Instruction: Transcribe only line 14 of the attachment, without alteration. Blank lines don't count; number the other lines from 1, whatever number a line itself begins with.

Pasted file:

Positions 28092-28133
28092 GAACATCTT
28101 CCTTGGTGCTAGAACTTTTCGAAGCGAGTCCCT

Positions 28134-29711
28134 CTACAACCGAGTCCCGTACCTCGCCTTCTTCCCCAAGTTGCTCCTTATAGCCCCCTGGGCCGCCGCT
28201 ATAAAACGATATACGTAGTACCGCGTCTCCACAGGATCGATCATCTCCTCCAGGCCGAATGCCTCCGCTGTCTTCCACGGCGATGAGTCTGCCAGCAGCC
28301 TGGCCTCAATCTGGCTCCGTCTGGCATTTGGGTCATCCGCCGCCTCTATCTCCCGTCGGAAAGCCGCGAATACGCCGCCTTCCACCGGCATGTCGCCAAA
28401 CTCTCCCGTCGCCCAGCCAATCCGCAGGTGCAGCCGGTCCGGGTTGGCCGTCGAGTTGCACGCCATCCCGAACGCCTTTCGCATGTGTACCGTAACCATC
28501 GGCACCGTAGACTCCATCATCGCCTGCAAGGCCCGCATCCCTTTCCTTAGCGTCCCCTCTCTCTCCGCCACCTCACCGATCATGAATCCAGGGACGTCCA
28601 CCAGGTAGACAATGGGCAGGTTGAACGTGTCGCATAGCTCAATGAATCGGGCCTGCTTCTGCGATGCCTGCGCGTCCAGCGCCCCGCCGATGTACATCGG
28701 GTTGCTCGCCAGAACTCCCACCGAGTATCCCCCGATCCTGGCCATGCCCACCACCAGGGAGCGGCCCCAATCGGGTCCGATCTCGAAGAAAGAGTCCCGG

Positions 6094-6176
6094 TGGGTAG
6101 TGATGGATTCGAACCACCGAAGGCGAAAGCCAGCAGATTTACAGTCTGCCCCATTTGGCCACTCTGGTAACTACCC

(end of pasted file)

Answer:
6101 TGATGGATTCGAACCACCGAAGGCGAAAGCCAGCAGATTTACAGTCTGCCCCATTTGGCCACTCTGGTAACTACCC